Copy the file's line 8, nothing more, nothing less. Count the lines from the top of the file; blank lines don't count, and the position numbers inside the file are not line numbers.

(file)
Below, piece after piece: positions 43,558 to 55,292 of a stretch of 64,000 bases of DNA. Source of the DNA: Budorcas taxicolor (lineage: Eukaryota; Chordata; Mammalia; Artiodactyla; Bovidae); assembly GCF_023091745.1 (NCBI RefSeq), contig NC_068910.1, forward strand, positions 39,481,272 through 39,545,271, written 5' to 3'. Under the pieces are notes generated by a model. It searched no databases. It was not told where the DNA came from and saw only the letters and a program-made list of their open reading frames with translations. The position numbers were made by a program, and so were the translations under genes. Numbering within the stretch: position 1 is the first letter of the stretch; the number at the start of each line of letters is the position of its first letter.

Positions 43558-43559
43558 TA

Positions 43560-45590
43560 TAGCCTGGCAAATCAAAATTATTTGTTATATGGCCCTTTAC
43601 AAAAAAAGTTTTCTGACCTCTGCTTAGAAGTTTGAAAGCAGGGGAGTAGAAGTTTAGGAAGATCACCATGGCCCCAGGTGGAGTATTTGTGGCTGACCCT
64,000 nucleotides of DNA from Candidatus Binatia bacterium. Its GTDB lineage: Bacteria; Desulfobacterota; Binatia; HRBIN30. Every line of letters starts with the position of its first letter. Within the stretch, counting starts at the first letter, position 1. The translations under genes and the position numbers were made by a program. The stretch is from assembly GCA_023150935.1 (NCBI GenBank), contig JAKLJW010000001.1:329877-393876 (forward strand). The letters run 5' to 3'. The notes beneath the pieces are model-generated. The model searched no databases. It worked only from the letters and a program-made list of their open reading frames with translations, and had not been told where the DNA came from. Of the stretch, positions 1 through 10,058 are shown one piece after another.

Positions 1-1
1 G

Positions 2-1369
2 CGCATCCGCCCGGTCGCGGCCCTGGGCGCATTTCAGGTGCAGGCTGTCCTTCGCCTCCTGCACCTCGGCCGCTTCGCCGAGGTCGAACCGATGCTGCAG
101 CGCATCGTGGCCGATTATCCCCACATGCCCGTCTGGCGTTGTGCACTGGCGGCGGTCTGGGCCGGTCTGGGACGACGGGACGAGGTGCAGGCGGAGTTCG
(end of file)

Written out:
Positions 1-1